Joël Vacheron is a writer, a cultural theorist and a lecturer in visual communication at ECAL in Lausanne. Nicolas Nova is a futures researcher, an ethnographer of digital practices, a teacher at HEAD in Geneva, and one of the founders of the Near Future Laboratory. They’ve teamed up to write a book about the role of algorithms in cultural production, and the hybridization of cultural forms produced by digital technologies.
Marion Balac, Anonymous Gods
There was a time when we could fool ourselves and think that robots would only steal the jobs of people working in assembly lines. Now the robots, the bots, the algorithms are writing sport reports, trading on financial markets or bidding for us on eBay. They are faster than us and, crucially, they are getting better and better at passing for humans.
Over the past few years, software/bots have also started getting creative. They are now writing comics, composing music, taking photos and publishing their own books. They glitch, transform or sample data and metadata, they automate creative processes and eventually contribute to the emergence of new cultural forms. Vacheron and Nova call this phenomenon ‘creolization.’ Creolization is a term used by linguists and anthropologists to indicate the process of assimilation in which neighbouring or colonizing/colonized cultures borrow certain features from the other and end up forming a new distinct culture. An important feature of creolization leads to the creation of original forms and new cultures, it is thus not just about assimilating or mixing cultures.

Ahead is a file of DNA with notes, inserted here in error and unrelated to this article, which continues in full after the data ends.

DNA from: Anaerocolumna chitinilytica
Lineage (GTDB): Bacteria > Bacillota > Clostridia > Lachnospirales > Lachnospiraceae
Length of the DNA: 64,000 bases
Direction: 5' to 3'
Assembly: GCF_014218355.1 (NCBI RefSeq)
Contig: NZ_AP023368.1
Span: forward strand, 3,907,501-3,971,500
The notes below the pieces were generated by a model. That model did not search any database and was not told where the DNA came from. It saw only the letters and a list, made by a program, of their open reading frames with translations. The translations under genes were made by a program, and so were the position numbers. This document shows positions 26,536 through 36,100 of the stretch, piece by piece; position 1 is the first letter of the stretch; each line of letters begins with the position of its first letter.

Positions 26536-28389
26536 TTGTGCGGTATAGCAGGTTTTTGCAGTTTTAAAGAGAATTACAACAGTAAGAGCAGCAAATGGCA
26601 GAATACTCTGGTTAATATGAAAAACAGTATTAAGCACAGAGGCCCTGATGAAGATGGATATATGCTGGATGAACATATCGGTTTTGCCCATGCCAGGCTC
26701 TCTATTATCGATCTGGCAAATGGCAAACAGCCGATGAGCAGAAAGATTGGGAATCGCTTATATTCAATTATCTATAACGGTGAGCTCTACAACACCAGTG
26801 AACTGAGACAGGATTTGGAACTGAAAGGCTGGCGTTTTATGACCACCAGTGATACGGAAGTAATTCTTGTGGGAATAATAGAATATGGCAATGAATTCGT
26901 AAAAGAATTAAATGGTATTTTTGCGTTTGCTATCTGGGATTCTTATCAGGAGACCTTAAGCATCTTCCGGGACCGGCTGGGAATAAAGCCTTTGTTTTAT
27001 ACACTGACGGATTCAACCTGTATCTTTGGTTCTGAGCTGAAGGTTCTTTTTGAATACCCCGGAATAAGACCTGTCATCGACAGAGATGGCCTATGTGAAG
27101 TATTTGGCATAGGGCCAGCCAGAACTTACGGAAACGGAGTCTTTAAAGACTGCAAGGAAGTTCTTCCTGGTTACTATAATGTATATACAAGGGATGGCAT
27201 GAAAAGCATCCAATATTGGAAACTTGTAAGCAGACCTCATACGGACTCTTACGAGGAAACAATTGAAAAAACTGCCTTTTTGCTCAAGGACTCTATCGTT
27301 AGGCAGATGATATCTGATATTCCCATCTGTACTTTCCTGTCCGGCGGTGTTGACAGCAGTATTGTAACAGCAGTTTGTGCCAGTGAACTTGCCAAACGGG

Twitterbots that collect bits of sentences and images and then spit them up as absurd new genres of literature, books compiled from accumulated Youtube comments and then sold on Amazon, photo series that expand the means of production of photo works, etc. The examples of the creolization in the digital sphere are endless, fascinating, often funny and sometimes downright moving and poetical.
Call this phenomenon creolization or call it any way you want, what remains is that DADABOT. An Introduction to Machinic Creolization is a unique, impeccably researched, witty and exciting book that illustrates and even plays with these new algorithmic cultures while pointing to a number of thought-provoking issues about authorship and aesthetics.
But perhaps the most invigorating aspect of the book is the way it demonstrates that designers, artists and developers are not afraid of the growing place that bots are taking into their own disciplines. Instead, they embrace it. For many of them, it’s about the thrill of creating original forms of cultures in collaboration with machines but it is also about exploring new working patterns and logic, questioning the notion of authorship, probing the aesthetic of the works, redefining the role of the machine as well as the one of the artist/designer.
The theme of the book is reflected in the format of the Dadabot book. It mixes interviews with artists and creative coders, lexicon, academic essays, glitched photos, experiments with mechanical turks, etc. The result is a kind of irreverent collage that you can read from page 1 till the end as you would read any other book or that you can browse randomly according to your own mood of the moment.
I’ll close this quick review with a list of a couple of the MANY projects i discovered in the book: